Not the Way Home
Artist Profile March/April
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Jennifer Keeler-Milne’s recent work has investigated light and space in an urban context, partly created during residences in France and Japan. In travelling to Fowlers Gap, she was forced to engage in a different mode of looking She created a suit of drawings that were inspired by what covered the ground in this desert landscape – a rich abundance of flowers and plants that had spring to life following usually high rainfall. Keeler-Milne contrasted her detailed recordings of these plants and flowers with interpretations of the seemingly endless sky.
AP: Much of your recent work has been based in an urban context, depicting semi-abstract fragments of light from the streets of Japan and the interiors of Parisian buildings. What was your first reaction to the vast, almost untouched landscape of Fowlers Gap?
JKM: Delight and awe to be in such an expansive space and relief that we had reached our destination, out of the confines and the mini-bus! Driving from inner urban Sydney to remote far-west NSW is an amazing and transformative journey. You experience the density and clutter unravelling into a series of panoramic landscape.
AP: How did you refine and focus this reaction into a mode of art-making?
JKM: The landscape has an overwhelming sense of expansiveness and continuity. It is deceptively easy to assume that its empathy and monotonous. Concurrently, it is full and abundant with variation. I wanted to make some artworks that reflected both the landscape’s emptiness and fullness.
AP: In a practical context, what challenges did you encounter?
JKM: I found it challenging on many levels. Physically working in a natural environment had its particular challenges: being subject to the sun, wind, dust and dirt, roaming animals and insects while sitting for hours on hard, rocky, prickly ground. However, more challenging than the physical conditions was the conceptual task of finding a subject and developing a working method with the materials at hand, in a short amount of time.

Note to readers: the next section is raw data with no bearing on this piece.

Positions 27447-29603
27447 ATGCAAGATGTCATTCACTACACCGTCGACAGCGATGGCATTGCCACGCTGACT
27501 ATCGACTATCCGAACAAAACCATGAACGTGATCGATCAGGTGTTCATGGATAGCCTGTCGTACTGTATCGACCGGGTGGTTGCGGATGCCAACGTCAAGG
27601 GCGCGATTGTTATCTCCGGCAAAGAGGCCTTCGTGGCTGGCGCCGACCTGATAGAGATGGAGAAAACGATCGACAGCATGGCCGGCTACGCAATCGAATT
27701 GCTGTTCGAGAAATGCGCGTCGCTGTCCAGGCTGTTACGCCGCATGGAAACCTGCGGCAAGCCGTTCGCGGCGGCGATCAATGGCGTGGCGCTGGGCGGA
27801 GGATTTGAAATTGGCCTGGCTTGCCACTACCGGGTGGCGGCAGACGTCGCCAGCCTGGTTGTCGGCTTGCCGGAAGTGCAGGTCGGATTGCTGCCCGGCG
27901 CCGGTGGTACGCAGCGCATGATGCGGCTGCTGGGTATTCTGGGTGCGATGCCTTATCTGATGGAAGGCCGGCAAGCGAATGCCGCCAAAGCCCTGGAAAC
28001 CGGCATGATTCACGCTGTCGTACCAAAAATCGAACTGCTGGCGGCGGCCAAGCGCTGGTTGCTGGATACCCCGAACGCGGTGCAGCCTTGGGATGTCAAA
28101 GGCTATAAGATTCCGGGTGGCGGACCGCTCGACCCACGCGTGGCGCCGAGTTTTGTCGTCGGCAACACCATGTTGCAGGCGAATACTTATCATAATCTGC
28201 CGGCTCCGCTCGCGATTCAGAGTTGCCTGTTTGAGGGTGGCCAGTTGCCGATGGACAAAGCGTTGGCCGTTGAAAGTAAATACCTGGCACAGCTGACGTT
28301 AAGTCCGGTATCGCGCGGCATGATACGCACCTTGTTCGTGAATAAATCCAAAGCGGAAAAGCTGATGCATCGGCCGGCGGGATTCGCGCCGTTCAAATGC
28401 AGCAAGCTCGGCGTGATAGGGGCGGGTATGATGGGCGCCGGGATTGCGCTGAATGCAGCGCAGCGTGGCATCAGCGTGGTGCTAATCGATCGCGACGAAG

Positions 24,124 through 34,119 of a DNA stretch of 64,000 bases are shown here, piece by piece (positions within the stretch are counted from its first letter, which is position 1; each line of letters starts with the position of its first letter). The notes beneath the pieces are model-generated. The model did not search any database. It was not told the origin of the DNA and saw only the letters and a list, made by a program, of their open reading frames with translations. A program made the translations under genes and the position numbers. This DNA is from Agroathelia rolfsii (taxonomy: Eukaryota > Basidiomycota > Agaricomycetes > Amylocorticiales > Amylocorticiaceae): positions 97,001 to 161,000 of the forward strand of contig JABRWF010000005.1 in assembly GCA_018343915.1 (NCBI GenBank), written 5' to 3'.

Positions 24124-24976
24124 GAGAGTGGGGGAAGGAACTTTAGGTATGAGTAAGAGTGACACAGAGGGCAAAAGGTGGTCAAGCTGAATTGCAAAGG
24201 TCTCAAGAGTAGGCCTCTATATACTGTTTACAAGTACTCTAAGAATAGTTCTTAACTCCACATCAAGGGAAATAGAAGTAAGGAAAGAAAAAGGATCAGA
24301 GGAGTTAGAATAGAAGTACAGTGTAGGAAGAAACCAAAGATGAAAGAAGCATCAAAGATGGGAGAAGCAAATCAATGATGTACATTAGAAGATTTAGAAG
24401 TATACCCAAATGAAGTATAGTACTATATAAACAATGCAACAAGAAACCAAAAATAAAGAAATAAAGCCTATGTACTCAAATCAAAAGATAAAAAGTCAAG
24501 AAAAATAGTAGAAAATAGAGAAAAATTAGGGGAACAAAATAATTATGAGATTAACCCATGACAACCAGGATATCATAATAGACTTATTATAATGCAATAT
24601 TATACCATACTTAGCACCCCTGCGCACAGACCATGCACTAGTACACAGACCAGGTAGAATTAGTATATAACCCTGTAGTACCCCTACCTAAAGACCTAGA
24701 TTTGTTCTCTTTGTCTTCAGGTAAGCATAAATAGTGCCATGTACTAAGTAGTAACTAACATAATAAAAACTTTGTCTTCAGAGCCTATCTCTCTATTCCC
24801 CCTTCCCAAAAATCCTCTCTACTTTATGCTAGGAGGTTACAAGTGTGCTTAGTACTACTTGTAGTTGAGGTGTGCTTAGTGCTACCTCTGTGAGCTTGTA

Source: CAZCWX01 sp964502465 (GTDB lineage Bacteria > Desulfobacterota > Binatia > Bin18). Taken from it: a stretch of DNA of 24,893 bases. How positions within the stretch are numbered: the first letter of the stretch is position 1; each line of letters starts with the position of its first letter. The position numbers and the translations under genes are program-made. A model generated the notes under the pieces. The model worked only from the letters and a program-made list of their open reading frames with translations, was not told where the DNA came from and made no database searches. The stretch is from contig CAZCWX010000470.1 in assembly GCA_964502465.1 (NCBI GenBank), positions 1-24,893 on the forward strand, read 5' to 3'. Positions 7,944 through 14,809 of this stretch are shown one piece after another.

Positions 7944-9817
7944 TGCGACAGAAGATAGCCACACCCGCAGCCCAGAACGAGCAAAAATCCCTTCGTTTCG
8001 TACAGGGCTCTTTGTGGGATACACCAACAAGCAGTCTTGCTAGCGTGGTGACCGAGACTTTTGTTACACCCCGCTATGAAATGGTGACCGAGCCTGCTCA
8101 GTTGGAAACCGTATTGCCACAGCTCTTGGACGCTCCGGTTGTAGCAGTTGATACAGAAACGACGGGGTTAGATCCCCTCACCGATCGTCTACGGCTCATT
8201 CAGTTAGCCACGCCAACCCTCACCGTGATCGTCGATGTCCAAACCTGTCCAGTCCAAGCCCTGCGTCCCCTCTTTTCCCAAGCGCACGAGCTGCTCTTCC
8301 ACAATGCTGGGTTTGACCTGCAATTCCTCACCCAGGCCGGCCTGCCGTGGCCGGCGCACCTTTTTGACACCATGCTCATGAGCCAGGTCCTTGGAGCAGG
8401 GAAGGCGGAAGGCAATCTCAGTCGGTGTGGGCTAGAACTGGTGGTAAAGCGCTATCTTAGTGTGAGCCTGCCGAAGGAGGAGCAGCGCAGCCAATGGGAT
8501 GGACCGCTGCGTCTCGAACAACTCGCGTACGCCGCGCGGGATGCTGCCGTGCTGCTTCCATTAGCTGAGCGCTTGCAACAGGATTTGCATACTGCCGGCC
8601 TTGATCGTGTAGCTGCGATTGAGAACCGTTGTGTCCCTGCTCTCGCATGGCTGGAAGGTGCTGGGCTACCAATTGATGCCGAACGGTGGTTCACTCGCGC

AP: Do you enjoy working en plein air? Is this a regular mode of creating for you?
JKM: I work en plein air quite a bit, but in a variety of 21st century ways. This could means taking photos, drawing, note writing or making small-scale works on paper. This feeds directly into the work in the studio. Much of my work is large-scale oil painting employing the layering techniques of glazing and scumbling, making colour translucent and creating optical effects. This method of making paintings was going to be impossibly at Fowlers Gap.
AP: Many of the artists have spoken about the array of colours out there. You’ve worked primarily in black and white, charcoal on paper. How and why did you come to this decision?
JKM: I love colour and the ever-changing colours of Fowler Gap, but I had decided before our departure to make works on paper, and charcoal is my preferred medium for this. I also enjoy working with black and white, which has become an important aspect of my language. Sometimes, stripping out colour brings it own rewards.
AP: Has Fowlers Gap landscape and experience fed unto your other, more urban-based work?
JKM: Definitely, I am still processing the experience. My other body of work dealing with light looks and feels incredibly different, yet there are still threads that link with the landscape drawings. When I returned home I was excited to discover the photographic work of a 19th century English botanist, Anna Atkins. I felt there was a great resonance between her photograms and the plant drawings I had just completed at Fowlers Gap.
AP: The life of an artist is often one of solitude. How did you feel the experience of working amongst a group of artists?
When we were in the landscape, I chose mainly to work in solitude. I wanted to feel something about the landscape without distraction. The wonderful counterbalance to this was coming back to base and sharing the experience with everyone. It was both inspiring and a privilege to be working alongside a highly motivated group of committed artists of all ages and stages. While we had different modes of expression, we all shared an excitement about the landscape and the challenge of capturing it. Everyone made a huge effort to make it a positive, enjoyable experience.